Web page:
- Favre-Racouchot Syndrome: It is a condition that occurs due to sun damage to the skin in the form of open and closed comedones, usually in upper lateral cheeks in adults of middle or advanced age.
- Trunk and Extremities: They present similar lesions to acne.
- Folliculitis: There are several types similar to inflammatory acne, but, unlike acne, lesions are found in the same stage of development and there are no comedones.
- Keratosis Pilaris: It is a common condition caused by plugging of the hair follicle, with small follicular papules in the upper arms or thighs, sometimes with redness, and that may also occur in the face, particularly in children.
- Suppurative Hidradenitis: It is a chronic, inflammatory skin disorder, with periodical inflamed nodules and abscesses, preferably in the armpits, groin, below the breasts or around the anus; scars and comedones can also be found as small channels that go from the infected area to the skin surface.
- Steatocystoma Multiplex: Rare genetic disorder with development of multiple yellow or skin-color cysts full of sebum. They occur in the trunk, upper arms or chest.
- Acneiform Rash: Disorder in which a rash very similar to acne occurs, but it is not associated with the real acne vulgaris.
- Drug-Induced Acne: This acne is induced by drugs such as glucocorticoids, lithium, isoniazid, androgens and phenytoin, and usually presents an inflammatory papular rash with lesions in the same stage of development.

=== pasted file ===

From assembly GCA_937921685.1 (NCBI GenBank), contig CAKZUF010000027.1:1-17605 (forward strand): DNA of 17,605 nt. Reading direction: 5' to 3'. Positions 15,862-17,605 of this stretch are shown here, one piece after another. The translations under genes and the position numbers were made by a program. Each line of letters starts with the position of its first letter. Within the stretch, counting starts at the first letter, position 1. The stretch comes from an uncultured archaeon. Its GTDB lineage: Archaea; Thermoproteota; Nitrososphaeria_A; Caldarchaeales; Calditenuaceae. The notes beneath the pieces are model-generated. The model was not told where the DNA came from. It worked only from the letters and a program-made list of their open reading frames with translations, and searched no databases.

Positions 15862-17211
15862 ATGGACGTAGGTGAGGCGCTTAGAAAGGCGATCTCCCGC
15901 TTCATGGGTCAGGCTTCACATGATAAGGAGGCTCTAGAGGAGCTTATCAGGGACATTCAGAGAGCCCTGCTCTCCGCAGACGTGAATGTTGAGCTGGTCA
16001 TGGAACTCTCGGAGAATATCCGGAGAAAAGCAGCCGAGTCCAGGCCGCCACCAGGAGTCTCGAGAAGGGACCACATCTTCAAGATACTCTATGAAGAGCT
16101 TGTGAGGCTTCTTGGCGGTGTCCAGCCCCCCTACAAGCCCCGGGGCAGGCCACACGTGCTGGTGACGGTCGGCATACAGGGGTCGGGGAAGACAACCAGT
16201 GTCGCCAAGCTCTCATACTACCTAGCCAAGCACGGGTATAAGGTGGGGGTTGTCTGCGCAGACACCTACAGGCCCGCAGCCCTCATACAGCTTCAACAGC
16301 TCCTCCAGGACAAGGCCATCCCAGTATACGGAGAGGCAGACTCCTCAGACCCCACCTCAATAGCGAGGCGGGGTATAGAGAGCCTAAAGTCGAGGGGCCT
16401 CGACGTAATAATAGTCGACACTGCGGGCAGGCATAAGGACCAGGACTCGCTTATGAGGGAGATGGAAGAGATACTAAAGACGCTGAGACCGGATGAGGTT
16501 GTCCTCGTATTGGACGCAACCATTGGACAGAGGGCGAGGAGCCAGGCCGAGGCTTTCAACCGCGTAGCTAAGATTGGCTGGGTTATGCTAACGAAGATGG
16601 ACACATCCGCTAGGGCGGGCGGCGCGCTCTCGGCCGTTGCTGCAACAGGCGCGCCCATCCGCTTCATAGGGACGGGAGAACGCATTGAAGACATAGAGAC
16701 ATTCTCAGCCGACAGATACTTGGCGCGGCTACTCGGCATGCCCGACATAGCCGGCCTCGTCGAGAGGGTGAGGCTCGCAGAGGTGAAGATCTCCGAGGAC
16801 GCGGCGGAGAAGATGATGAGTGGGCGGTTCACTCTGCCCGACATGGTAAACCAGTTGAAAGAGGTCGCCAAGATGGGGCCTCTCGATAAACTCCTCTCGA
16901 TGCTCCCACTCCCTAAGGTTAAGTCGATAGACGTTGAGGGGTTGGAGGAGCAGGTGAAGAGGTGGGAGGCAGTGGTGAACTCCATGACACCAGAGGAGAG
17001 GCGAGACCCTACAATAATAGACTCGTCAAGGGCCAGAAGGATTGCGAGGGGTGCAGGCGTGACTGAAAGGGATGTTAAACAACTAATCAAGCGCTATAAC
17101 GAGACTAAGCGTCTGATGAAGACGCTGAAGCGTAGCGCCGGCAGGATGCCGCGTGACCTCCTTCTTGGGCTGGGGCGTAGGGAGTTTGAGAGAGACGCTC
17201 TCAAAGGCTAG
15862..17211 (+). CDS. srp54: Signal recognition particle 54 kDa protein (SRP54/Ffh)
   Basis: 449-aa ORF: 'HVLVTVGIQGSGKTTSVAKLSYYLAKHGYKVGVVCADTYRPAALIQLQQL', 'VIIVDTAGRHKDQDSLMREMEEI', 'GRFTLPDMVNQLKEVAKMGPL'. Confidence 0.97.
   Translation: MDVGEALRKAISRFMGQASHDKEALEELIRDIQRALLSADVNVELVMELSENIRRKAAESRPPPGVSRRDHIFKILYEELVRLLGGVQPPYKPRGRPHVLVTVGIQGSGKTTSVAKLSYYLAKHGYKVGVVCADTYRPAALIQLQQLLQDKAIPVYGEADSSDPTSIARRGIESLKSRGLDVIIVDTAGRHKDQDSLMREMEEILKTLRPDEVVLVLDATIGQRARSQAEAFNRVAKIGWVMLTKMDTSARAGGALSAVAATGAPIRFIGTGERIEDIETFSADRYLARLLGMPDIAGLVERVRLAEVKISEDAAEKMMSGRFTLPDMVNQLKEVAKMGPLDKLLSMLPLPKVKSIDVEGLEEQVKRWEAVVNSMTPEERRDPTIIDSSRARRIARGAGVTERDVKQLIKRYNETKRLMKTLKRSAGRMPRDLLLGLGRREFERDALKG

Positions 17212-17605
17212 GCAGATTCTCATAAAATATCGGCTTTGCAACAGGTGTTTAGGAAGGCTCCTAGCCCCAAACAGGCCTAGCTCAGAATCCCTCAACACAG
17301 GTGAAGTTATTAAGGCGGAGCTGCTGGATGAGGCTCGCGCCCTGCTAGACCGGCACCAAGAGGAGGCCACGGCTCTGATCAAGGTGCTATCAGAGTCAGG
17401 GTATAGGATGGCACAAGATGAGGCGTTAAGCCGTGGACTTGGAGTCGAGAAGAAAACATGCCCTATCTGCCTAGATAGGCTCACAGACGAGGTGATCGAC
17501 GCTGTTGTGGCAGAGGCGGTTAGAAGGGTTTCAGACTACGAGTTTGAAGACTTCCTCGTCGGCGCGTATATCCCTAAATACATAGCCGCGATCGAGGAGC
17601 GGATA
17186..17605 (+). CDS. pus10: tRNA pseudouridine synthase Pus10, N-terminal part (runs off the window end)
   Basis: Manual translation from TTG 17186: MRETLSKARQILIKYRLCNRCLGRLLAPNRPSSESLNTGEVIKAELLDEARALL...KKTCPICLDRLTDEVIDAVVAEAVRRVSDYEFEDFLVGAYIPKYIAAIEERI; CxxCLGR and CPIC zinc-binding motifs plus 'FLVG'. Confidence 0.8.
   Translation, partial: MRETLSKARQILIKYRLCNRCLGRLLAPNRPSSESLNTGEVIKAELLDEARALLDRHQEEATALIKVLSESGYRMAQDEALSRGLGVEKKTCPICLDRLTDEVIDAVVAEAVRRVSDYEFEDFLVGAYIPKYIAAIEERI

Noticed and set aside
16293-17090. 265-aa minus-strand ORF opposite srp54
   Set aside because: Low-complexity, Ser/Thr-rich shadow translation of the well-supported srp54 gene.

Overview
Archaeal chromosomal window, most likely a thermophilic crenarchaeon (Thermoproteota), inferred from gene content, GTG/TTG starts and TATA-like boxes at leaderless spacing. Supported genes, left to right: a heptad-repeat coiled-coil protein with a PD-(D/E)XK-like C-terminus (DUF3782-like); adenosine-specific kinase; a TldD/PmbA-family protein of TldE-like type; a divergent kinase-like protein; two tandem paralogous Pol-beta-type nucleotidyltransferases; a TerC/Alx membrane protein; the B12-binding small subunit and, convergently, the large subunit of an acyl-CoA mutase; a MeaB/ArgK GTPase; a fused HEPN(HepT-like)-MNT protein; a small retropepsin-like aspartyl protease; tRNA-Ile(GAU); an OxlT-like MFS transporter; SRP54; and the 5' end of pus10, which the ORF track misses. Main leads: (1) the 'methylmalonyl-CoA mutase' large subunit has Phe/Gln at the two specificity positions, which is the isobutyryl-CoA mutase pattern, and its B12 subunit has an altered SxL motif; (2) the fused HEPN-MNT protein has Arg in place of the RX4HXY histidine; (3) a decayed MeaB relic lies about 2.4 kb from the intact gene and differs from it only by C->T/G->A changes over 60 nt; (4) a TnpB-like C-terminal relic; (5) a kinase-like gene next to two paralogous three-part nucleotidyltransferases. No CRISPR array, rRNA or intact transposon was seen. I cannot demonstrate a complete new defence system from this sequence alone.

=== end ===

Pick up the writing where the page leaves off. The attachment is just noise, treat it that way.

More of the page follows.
- Neonatal Cephalic Pustulosis: Previously known as "neonatal acne," it is different from infantile acne because it occurs in the first weeks of life (infantile acne occurs between three and six months of age), with papules and inflammatory pustules in the face without comedones.
- Cosmetic Acne: Some cosmetic products may contain comedogenic ingredients (favoring the occurrence of comedones), which may lead to the formation of acne lesions. The improvement of the design of these products has reduced their presence in the market. Irritant reactions to cosmetic products can also cause a rash similar to acne vulgaris, but inflammatory lesions usually appear a few hours after applying the causing product.
- Mechanical Acne: It may occur due to contact with worn out clothes, such as high collars, suspenders, shoulders, orthopedic casts and sports helmets, which irritate pilosebaceous follicles and stimulate the formation of comedones.
- Occupational Acne and Chloracne: Occurrence of comedones, inflammatory papules, pustules, nodules or cysts as a result of exposure (direct contact, inhalation of vapors or ingestion) to certain chemical products, such as insoluble cutting oils used in machines to work metal and derivatives of tar of coal and chlorinated hydrocarbons.
- Thiboutot D, Zaenglein A. Pathogenesis, clinical manifestations, and diagnosis of acne vulgaris. UpToDate. 2015;1–51. Available at: https://www.uptodate.com/contents/pathogenesis-clinical-manifestations-and-diagnosis-of-acne-vulgaris?search=pathogenesis-clinical-manifestations-and-diagnosisof-acne-vulgaris&source=search_result&selectedTitle=1~150&usage_type=default&display_rank=1
- Zaenglein AL, Pathy AL, Schlosser BJ, Alikhan A, Baldwin HE, Berson DS, et al. Guidelines of care for the management of acne vulgaris. J Am Acad Dermatol. 2016 May 1;74(5):945-973.e33. Available at: https://www.ncbi.nlm.nih.gov/pubmed/26897386